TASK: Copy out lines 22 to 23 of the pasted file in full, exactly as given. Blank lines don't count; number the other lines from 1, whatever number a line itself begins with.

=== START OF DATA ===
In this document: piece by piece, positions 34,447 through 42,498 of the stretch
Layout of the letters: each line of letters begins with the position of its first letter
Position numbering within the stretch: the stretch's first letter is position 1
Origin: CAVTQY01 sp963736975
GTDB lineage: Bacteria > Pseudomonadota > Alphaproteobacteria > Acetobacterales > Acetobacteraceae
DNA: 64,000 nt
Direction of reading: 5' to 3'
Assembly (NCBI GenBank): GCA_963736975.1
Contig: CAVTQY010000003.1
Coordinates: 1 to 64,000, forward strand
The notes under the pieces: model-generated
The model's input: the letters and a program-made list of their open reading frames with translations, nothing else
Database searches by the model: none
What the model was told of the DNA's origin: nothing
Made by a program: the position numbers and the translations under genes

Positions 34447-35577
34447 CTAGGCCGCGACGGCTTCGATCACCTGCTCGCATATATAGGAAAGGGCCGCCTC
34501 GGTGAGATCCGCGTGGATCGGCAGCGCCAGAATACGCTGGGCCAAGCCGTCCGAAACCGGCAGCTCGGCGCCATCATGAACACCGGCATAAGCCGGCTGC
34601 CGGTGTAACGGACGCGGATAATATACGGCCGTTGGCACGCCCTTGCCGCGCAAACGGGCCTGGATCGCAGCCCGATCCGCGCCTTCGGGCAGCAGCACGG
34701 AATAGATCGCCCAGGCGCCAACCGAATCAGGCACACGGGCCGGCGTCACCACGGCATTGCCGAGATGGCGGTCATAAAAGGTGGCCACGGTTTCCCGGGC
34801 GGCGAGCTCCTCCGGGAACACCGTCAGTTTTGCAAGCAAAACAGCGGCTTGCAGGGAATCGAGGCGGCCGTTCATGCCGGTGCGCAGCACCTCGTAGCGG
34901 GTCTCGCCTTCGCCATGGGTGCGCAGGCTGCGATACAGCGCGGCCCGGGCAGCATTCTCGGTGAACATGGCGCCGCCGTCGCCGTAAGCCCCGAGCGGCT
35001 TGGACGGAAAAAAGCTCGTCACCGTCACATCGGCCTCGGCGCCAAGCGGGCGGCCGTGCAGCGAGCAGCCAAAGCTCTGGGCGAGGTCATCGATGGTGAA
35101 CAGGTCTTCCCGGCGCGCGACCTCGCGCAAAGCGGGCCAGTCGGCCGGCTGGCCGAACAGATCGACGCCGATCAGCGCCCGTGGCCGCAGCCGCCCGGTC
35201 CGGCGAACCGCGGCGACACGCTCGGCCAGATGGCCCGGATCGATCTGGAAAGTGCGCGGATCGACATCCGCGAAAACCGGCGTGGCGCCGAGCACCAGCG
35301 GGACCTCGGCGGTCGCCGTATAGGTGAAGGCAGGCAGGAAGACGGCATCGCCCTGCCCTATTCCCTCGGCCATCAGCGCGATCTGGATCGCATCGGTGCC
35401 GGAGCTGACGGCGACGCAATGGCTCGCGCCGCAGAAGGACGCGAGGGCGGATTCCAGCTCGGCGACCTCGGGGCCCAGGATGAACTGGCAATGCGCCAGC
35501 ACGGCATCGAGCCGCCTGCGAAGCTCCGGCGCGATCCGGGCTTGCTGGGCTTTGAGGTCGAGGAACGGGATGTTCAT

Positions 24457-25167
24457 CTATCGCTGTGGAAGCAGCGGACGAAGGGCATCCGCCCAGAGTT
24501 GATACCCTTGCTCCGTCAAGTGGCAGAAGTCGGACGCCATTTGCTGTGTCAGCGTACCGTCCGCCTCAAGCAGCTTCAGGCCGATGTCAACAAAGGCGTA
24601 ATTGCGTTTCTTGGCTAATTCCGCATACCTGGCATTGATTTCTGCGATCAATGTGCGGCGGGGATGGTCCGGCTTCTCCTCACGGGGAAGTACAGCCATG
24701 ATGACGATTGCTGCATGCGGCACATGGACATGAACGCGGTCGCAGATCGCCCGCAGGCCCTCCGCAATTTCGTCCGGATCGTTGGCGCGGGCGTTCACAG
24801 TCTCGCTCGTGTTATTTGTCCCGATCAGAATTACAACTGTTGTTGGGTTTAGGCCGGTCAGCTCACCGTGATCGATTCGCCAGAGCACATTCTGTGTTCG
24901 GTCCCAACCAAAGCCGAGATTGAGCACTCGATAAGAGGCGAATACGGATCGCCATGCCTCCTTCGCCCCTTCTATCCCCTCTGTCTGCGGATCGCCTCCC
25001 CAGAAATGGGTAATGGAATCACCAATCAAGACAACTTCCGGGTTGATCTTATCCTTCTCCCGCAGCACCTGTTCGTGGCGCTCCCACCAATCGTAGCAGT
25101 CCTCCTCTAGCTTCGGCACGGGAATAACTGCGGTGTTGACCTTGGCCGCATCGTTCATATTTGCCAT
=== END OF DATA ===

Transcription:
34901 GTCTCGCCTTCGCCATGGGTGCGCAGGCTGCGATACAGCGCGGCCCGGGCAGCATTCTCGGTGAACATGGCGCCGCCGTCGCCGTAAGCCCCGAGCGGCT
35001 TGGACGGAAAAAAGCTCGTCACCGTCACATCGGCCTCGGCGCCAAGCGGGCGGCCGTGCAGCGAGCAGCCAAAGCTCTGGGCGAGGTCATCGATGGTGAA